Seeing the Invisible God

Invisible God

Sermon preached by the Rev. Robert A. Arbogast
Olentangy Christian Reformed Church
Columbus, Ohio
October 24, 2010

* I include this sermon with permission from the good Reverend Bob Arbogast.

“But you, man of God, ought to avoid [false teaching and the love of money]. Instead pursue
righteousness and piety, faith and love, patience and gentleness. Put up a good struggle for the faith; and take hold of the eternal life you were called to and declared your allegiance to before many witnesses. Before God, who gives life to everything, and Christ Jesus, who testified “under Pontius Pilate” about his allegiance, I order you to keep your commission pure and beyond criticism, until the appearing of our Lord Jesus Christ, which will be brought about at the right time by the blessed and only Ruler, the King of kings and Lord of lords, the only immortal One, living in unapproachable light, whom no one has seen or is able tosee, to whom be honor and dominion for ever. Amen.”

 I Timothy 6:11-16

“Seeing is believing,” we say. But we also say that God is invisible. That’s one of the attributes of God
listed in Article 1 of our Belgic Confession. And we didn’t just make it up. More than once, Scripture says
that God is invisible. More than once, Scripture says that no one can see God. But those are not the same thing necessarily. To say that God is invisible is to say that, looking at God, there’s nothing to see. That’s apparently what Scripture means. Something about the nature of God or something about the nature of our sight — or both — means that God is invisible to us, that with God there is nothing for us to see.
To say that no one can see God, though, is to say something different. When Scripture says, “No one can
see God,” it usually means that no one can get a look at God and live through the experience. God is a blaze
of pure light, brighter than a thousand suns. Look at God, and your eyes melt. Look at God, and all of you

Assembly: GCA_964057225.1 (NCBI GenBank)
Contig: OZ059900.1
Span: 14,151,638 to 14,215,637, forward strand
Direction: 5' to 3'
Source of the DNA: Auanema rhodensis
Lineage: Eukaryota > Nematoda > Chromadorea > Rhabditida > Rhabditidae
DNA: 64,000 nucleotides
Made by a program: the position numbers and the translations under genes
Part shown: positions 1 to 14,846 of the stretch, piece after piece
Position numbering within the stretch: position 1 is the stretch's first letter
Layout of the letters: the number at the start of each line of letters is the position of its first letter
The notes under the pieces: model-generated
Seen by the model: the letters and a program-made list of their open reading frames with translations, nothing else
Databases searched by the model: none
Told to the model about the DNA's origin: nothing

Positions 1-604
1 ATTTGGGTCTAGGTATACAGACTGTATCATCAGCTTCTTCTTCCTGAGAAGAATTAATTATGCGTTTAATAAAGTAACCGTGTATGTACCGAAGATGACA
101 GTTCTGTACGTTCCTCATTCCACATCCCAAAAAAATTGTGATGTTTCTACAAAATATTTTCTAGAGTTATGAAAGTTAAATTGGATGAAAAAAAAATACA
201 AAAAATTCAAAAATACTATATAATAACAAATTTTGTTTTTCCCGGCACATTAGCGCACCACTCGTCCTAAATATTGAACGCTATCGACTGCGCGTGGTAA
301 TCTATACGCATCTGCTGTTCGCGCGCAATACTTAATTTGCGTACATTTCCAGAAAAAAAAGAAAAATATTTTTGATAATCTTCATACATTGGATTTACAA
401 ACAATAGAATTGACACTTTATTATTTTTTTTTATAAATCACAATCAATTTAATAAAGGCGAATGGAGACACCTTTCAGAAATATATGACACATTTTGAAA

But if God is invisible and unseeable, and if seeing is believing, then what hope is there for faith?
Actually there’s plenty of hope for faith, because truth be told God is not invisible, God is not unseeable. This is not to deny the biblical testimony. God lives “in unapproachable light,” and no one is able to see God (1 Timothy 6:16). The sight of God would instantly overload our visual system. It’s a window we have no choice but to keep minimized.

Leaving aside the question of the visibility or invisibility of God, there is the question of our ability to see
God, to discern or to perceive God, at all. Among other things, the story of Balaam and his donkey is a story
about vision. What the donkey could plainly see, Balaam himself could not see. Only when the LORD
enabled him could Balaam see the angel of the LORD, which is the LORD making himself available and known.

Somehow it is beyond our ordinary capabilities to see God.
But there is other biblical testimony. Jacob spends a night wrestling with the angel of the LORD and is
shocked when he figures that out. “I’ve seen God face to face,” he says, “yet my life is preserved!” (Genesis
32:30). Moses and Aaron and seventy-two others “saw the God of Israel, and they ate and drank” in his
presence (Exodus 24:11).

Then, of course, there is the ultimate visible, seeable expression of God: Jesus Christ. Jesus is the
“image” — the visible representation — “of the invisible God” (Colossians 1:15). “No one has ever seen
God,” the Gospel says, echoing the rest of Scripture, but Jesus, the Word, “who is at the Father’s side, has
made him known” (John 1:18). And when Philip wants to get a look at God — “Show us the Father,” he
says to Jesus — the response is decisive, “Whoever has seen me has seen the Father” (John 14:8-9).

Granting everything the other biblical testimony says — that God is invisible, that no one can see God
— nevertheless, God has become visible and seeable (and even more) through Jesus Christ. 1 John begins